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Mar 22, 2017
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Kate Spade to test new data-driven technologies in stores

Published
Mar 22, 2017

A new research report from TimeTrade, the customer scheduling and queue management system
 has found that brick and mortar retail can still survive. And thrive. And those who are at the forefront of the evolution of retail will dominate the market in the next few years.


Despite retail reports of doom and gloom, IRL shopping can evolve, and succeed. New studies show that integrating digital tools into brick and mortar stores is a winning strategy for retailers. Kate Spade is testing a new tech platform that will do just that. - Kate Spade campaign


 The retail business has changed dramatically in the past decade,  most recently with the explosive popularity of mobile shopping.   One out of three purchases were made from mobile devices in 2016, according to TimeTrade.  However, despite mobile’s success, shoppers say while they like the convenience and information they receive from online shopping, they still want the personal customer service they receive in brick and mortar stores.

“In-store shopping is far from dead—but it does have to change to keep up with the trends. These results show that people definitely like shopping in stores so they can touch and feel products, and because they enjoy receiving prompt, personalized service. The key to success for brick- and-mortar retailers is to fully utilize their existing staff and relentlessly focus on providing personalized service to every customer,” says Gary Ambrosino, CEO of TimeTrade.

Another recent study, The ICSC Retail Technology Survey, conducted online by Opinion Research Corporation on behalf of ICSC from February 16-19, 2017, shows that integrating mobile and digital platforms into the IRL shopping experience is a winning strategy for retailers.   “Technology creates innumerable opportunities for retailers to better reach – and convert – consumers,”  said Tom McGee, President and CEO of ICSC. “Collecting data on a shopper’s specific buying habits can create a healthier connection. Through closely understanding the wants and needs of shoppers, retailers can drive more store visits and create a stronger bond.”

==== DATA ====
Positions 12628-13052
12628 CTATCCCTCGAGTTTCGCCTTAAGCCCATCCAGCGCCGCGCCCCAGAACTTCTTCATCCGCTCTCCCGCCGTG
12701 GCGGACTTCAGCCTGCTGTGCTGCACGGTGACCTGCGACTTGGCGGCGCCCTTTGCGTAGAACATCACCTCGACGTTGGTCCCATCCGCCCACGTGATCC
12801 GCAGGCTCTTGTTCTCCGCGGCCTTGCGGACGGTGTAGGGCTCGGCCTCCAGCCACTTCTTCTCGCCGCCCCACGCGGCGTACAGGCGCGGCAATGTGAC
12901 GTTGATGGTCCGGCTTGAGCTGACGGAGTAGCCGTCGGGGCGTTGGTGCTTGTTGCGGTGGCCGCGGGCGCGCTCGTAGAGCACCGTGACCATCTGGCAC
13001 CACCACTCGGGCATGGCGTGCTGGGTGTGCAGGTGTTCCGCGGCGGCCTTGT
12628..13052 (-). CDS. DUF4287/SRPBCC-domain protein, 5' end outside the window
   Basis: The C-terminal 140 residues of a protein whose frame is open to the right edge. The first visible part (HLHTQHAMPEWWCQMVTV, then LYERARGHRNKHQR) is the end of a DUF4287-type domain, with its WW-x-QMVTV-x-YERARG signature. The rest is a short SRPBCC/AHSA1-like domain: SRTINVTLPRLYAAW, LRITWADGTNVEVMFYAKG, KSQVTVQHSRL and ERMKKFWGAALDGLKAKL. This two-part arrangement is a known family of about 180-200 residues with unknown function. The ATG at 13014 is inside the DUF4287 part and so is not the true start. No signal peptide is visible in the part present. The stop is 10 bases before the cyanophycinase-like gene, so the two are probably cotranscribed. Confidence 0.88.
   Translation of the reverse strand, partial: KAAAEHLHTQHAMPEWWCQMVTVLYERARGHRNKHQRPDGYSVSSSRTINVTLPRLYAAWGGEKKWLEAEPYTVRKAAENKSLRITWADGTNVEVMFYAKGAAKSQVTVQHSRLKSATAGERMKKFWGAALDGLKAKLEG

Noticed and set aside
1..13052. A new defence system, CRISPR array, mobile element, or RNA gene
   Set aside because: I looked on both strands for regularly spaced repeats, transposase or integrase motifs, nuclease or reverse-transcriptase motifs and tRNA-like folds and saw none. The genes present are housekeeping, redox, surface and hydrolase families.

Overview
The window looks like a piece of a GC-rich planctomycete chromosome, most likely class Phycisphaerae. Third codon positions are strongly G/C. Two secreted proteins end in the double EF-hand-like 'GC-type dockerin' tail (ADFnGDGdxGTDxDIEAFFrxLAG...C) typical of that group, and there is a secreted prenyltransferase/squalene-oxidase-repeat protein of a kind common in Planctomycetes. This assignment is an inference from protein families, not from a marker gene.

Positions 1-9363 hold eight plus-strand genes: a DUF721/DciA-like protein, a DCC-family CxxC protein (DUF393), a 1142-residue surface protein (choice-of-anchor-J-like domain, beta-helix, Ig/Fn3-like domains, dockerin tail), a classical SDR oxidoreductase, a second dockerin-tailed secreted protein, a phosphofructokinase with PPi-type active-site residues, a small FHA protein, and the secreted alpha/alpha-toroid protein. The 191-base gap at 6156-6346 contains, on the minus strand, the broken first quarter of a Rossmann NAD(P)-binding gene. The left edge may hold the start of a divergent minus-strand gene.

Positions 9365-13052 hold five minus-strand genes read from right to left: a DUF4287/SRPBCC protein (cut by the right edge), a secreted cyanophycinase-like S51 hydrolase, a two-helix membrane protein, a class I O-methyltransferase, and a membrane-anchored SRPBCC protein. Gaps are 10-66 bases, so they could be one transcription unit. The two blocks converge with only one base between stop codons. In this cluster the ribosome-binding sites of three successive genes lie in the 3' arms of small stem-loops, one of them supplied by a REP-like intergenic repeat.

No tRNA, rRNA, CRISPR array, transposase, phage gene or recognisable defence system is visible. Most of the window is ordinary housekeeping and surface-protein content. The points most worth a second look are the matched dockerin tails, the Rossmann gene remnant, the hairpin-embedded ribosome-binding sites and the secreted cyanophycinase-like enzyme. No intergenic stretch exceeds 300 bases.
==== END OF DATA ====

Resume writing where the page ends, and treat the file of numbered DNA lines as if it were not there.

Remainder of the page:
One company that’s experimenting with new technologies in store is Kate Spade.  The company is updating their in-store retail experience by introducing new information driven technology that offers highly personalized style, fit, and size recommendations to shoppers at select Kate Spade New York stores.  The technology, created in a partnership with Tulip Retail, a mobile application platform, and True Fit,  a data-driven personalization platform for footwear and apparel retailers, provides an information-driven platform where sales associates become more knowledgeable by having access to product information and features, and can interact with shoppers on a more personal level,  by gaining access to personalized customer preferences, such as preferred brands, styles, and size information.  The new tech will debut at Kate Spade stores later this year. 



 

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